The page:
Thus, it becomes possible in this event control unit 25 to improve the time resolution of the event controlling, because of the pre-reading realized by the decoders 37 and a plurality of the event memories 31 which can be selectively connected to the decoders 37 " (cf. page 24, line 34 to page 25, line 20, of the application as filed).

What becomes evident from this piece of disclosure is the fact that decoding of event codes will be sped up by operating a plurality of decoders in parallel for pre-reading event codes. However, no explanation is given in the description as to which purpose the decoders would serve by being connected in series and as to why the decoded data are sequentially handed along the series of decoders. Figure 12 itself is not helpful in this respect either. Though showing decoders fed by event codes in parallel, the arrangement of the decoders connected in series apparently has only a single output for all decoded data. In the absence of any further information as to the nature, internal structure and function of the decoders, it remains completely obscure how series connected decoders can make available a plurality of decoded event codes in parallel.

4.4 Moreover, the lack of any information as to the exact functioning of the claimed decoder means and the technical significance of their claimed series connection, renders a meaningful comparison with prior art technology of decoding event codes for the purpose of assessing inventive step virtually impossible.

An example of relevant art in this respect is given by document D5 (cf. Figures 1 to 3 and 7 with the corresponding description), which refers to a function generator for an NMR imaging apparatus the circuitry of which is also capable of effectively decoding in parallel a plurality of stored data specifying the pulse sequence (ie of "event codes" in the terminology of the present application) and thus of simultaneously carrying out a plurality of events.

4.5 For the above reasons, amended independent claims 1 and 4 according to the first auxiliary request do not meet the requirement of Article 84 EPC having regard to clarity.

Therefore, the first auxiliary request is not allowable, either.

C. Second auxiliary request

5. Amendments

Independent claims 1 and 3 are based on the wording of claims 1 and 7 of the main request, respectively, and further specify the additional features disclosed in original claims 9 and 19, respectively.

Thus, the Board considers the amendments to comply with the requirements of Article 123(2) EPC.

6. Inventive step (Articles 52(1) and 56 EPC)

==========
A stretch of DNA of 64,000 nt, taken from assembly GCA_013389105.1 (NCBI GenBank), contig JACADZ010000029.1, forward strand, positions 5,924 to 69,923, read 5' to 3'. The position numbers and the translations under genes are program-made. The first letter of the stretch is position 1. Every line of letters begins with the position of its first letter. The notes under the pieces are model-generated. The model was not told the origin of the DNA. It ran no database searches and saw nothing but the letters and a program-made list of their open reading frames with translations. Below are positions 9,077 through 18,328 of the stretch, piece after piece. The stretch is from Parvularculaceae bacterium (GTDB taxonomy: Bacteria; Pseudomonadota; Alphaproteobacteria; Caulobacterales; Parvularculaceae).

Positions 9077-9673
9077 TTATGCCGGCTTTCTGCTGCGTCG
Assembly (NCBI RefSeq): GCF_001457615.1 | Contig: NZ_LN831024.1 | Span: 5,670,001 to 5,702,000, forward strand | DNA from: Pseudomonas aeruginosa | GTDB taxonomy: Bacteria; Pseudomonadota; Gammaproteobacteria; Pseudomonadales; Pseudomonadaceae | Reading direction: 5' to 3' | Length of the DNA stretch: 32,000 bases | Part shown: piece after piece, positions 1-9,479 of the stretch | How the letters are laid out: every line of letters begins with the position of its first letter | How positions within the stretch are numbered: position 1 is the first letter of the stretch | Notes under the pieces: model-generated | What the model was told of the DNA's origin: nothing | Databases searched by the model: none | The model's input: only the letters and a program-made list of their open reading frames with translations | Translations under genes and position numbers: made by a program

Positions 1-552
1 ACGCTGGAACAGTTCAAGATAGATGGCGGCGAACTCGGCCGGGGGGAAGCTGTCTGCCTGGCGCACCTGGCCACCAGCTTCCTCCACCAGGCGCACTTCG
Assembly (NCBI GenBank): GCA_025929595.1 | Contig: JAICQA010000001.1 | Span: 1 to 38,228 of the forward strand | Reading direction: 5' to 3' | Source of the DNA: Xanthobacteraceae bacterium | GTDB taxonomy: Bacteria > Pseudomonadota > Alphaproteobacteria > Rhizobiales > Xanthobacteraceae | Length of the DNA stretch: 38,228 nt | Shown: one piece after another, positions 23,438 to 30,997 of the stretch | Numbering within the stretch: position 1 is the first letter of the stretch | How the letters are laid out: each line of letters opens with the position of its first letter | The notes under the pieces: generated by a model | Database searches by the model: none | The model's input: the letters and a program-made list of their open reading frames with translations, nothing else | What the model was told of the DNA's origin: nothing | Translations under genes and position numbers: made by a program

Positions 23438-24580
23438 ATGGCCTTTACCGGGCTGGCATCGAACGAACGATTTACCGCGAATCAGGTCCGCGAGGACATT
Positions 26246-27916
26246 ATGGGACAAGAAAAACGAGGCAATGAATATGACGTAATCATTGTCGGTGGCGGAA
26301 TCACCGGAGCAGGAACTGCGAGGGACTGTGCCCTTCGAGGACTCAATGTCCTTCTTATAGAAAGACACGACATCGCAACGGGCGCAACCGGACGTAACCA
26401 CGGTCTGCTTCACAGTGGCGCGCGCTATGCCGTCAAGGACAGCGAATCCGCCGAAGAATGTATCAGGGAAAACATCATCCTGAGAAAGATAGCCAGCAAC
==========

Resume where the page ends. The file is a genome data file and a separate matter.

6.1 The further features added to the independent claims of the main request concern the organization of the memory used for storing the pieces of information comprised in event codes and basic aspects of rewriting such pieces of information.

The claimed measures allow to rapidly effect changes in the pulse sequence without any wasteful rewriting of event code information that need not to be changed (cf. page 27, lines 20 to 31, of the application documents as filed).

6.2 Document D3 is silent as to any technical details and specific functionalities of the components of the apparatus to be used for the imaging experiment and as such leaves it to the skilled person to search for suitable equipment in terms of hard- and software.

However, looking for existing technology which would in particular allow to execute changes of the pulse sequence according to the requirements of the imaging experiment, aforementioned document D5 offers an efficient solution.

6.3 The function generator for an NMR imaging apparatus known from D5 comprises a plurality of synthesizer modules 50 for storing and decoding a plurality of "event codes" in parallel so as to synthesize an imaging pulse sequence (cf. in particular Figures 1 to 3 and 7 and the corresponding description). Each synthesizer includes a microprogrammable controller 136 comprising inter alia a microprogram memory 70 (cf. Figure 3; column 9, line 34 to column 10, line 54). The various pulses for the gradient and RF fields are composed in a modular manner from waveforms generated in different synthesizer modules, the operation of which is correspondingly synchronized (cf. column 20, line 20 to column 21, line 35). Each entry in the event memory, in which are stored data defining the shape of the waveforms and instructions which control the access to the data (ie timing and address information), is organized in the form of several fields, each field relating to a different category of data (cf. column 3, lines 9 to 21). More specifically, the 64 bits constituting an event code word are divided into an instruction field 82, a general purpose field 84 (containing address information), and a field for storing the remaining bits which define a waveform (cf. column 3, lines 22 to 36; column 9, line 61 to column 10, line 54). Hence, pulse sequence control according to document D5 involves storing event codes in an event memory, in which each entry comprises an "event code slot", a "time slot", and an "argument slot" in the general meaning of these terms.